In the September, 2015 issue of JAMA Psychiatry, a team of Swedish researchers (see Frick et al.) published a study evaluating the serotonin system in persons with social anxiety. They used Positron Emission Tomography an imaging technique wherein radio-active molecules that will bind in particular places in the brain and then allow for quantification of particular molecules in the brain are employed. The researchers used two different molecules: [11C]5-HTP, which is a precursor to the production of serotonin and 5-hydoxytryptophan labeled with Carbon-11 that will bind to the serotonin transporter.
What the researchers found was an increase in both of these substances in brain areas that are known to be active during the experience of anxiety, viz.; the amygdala and the dorsal Anterior Cingulate Gyrus. The researchers concluded, “Collectively, these findings suggest that extracellular serotonin in the amygdala and dorsal ACC is positively related to severity of social anxiety symptoms” (p. 789). Translated into English, the researcher found that more serotonin release occurs during social anxiety.
Of course, the findings here are in direct contradiction to what the pharmaceutical companies would have us believe: that anxiety and depression are caused by deficit levels of serotonin. There was an editorial by Stein and Andrews published in the same issue of JAMA Psychiatry in the “Clinical Review and Education” section which attempted to obfuscate the findings by referencing the heterogeneity in persons who exhibit social anxiety.
Unfortunately, neither the Frick et al. article or the editorial referenced the work of neuroscientist Steven Maier on learned helplessness. Neuroscientists for the last 30 years have been investigating what happens in the brains of animals that are subjected to uncontrollable stress. Given uncontrollable shock, for instance, animals appear depressed and essentially “give-up”; failing to make responses that could turn off the shock even when the opportunity is presented. It turns out that one of the first areas to be activated by uncontrollable shock contains serotonin neurons in the caudal-dorsal raphe that project to the amygdala. If these serotonergic neurons are destroyed, then; no learned helplessness. The Frick et al. findings are very consistent with the animal work: serotonin creates anxiety/depression.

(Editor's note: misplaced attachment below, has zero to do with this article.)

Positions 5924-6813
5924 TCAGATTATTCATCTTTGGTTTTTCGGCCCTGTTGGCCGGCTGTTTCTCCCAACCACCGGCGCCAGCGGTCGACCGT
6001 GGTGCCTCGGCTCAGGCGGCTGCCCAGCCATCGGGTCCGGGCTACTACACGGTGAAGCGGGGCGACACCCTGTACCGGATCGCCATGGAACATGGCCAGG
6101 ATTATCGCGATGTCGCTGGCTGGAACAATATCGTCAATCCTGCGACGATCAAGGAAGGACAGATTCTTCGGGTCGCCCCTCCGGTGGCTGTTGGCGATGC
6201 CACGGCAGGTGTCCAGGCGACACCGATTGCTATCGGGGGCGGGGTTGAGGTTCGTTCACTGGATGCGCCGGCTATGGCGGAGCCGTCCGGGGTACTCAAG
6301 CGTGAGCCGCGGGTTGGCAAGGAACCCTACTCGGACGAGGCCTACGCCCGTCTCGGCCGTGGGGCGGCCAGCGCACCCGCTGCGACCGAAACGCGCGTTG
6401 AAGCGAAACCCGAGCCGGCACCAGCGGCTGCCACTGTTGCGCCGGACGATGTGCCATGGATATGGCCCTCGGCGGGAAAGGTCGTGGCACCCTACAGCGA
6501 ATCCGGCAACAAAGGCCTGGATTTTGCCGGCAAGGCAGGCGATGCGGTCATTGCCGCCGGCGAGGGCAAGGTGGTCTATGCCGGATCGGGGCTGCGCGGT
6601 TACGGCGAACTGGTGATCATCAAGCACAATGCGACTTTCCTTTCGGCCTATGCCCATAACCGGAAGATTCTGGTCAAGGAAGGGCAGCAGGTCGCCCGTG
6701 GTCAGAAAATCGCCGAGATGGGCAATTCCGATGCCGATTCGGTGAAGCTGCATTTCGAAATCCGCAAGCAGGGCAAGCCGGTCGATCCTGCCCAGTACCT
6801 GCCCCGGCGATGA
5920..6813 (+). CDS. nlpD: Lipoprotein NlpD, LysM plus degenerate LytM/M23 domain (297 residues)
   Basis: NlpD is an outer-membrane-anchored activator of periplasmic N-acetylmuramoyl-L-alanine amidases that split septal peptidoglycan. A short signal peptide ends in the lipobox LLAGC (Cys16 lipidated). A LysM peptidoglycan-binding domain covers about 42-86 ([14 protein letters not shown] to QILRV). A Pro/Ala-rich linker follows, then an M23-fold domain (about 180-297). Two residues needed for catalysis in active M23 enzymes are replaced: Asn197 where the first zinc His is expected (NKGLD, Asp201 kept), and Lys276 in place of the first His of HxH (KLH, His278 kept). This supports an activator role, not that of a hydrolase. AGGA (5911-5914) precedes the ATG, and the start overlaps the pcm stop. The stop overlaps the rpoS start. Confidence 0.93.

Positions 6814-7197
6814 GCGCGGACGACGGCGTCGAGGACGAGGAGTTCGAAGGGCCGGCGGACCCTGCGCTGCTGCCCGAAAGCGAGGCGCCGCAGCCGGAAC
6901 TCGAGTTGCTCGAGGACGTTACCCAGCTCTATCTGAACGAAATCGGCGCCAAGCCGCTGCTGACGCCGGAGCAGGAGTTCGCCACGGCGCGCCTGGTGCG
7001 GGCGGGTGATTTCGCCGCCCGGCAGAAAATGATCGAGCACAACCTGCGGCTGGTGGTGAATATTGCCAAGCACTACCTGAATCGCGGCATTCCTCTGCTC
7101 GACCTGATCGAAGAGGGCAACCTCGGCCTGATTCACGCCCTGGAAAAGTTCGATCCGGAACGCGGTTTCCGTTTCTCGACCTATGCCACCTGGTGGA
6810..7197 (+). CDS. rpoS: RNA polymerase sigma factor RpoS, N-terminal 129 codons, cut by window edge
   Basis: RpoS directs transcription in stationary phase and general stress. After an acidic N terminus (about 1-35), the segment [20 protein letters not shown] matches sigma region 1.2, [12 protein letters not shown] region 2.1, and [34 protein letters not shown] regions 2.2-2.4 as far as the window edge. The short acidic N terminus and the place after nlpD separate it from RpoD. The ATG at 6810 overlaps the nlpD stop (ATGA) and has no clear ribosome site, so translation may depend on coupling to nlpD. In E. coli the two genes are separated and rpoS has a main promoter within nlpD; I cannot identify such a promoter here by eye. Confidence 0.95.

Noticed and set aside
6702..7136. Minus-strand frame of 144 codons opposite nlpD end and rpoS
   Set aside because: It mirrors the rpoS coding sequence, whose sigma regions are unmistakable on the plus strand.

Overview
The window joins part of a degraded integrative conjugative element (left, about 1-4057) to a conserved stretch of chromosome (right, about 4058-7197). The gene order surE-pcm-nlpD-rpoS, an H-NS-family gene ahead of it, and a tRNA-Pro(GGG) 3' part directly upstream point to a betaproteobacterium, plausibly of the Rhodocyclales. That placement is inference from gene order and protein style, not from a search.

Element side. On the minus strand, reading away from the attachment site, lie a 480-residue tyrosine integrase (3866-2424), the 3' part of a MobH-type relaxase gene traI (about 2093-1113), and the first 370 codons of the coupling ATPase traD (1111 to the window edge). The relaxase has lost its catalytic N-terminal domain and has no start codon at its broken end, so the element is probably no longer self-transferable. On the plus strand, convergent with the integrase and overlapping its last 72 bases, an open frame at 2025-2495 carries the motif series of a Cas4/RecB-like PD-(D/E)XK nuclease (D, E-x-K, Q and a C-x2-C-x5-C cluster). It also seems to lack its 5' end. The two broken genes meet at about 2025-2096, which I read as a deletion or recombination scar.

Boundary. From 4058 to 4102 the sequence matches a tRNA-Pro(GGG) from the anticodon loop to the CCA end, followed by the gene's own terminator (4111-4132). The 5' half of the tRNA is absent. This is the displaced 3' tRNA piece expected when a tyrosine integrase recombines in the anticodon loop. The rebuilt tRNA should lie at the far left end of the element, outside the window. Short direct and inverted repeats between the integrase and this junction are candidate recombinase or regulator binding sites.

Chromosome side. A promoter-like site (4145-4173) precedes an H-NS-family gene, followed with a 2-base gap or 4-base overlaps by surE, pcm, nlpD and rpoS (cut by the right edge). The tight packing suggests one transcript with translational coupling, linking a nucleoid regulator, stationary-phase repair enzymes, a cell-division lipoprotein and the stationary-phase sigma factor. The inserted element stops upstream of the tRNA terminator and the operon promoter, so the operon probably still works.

While the Frick et al. findings are consistent with data on learned helplessness, Chris Lowry, a colleague of Steven Maier at University of Colorado, has identified multiple serotonin circuits in the raphe. While one of these circuits produces learned helplessness, another circuit turns it off. Thus, serotonin is just another work-horse neurotransmitter capable of creating opposite effects. It’s the connections among the neurons, not the particular chemical making the connections, that determines the outcome. This is another “bad news” story for the pharmaceutical houses because ingesting a chemical such as an SSRI, which presumably elevates serotonin in all circuits, will yield unpredictable effects. There is no way given current technology to target the serotonin neurons you want.
What is clear from the two articles in JAMA Psychiatry is that psychiatrists are still focused on serotonin. Whatever glib statements psychiatry-spokespersons utter for the general public (“we always knew it was more complicated”), in the psychiatric journals, where psychiatrists talk to each other, they acknowledge having bought the assumption that low serotonin creates anxiety. Indeed, Stein and Andrews reflect “how do we understand the apparent paradox that potentiated serotonin signaling might underlie increased anxiety-related endophenotypes and the possible predisposition for developing anxiety disorders with the fact that some patients respond to SSRIs, which presumably further increases extracellular serotonin levels?” As they went through tortured possibilities they could not resolve the paradox. If they read the animal literature, it’s far less confusing.
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Frick, A., Åhs,F., Engman, J., Jonasson, M., Alaie, I., Bjöekstrand, J., Frans, O., Faria, V., Linnman, C., Appel, L., Wahlstedt, K., Lubberink, M., Fredrikson, M., & Furmark, T. (2015). Serotonin synthesis and reuptake in social anxiety disorder: A positron emission tomography study. JAMA Psychiatry, 77 (8), 794-802.
Stein, M. B., & Andrews, A. M. (2015). Serotonin states and social anxiety. JAMA Psychiatry, 77 (8), 845-847.
Mad in America hosts blogs by a diverse group of writers. These posts are designed to serve as a public forum for a discussion—broadly speaking—of psychiatry and its treatments. The opinions expressed are the writers’ own.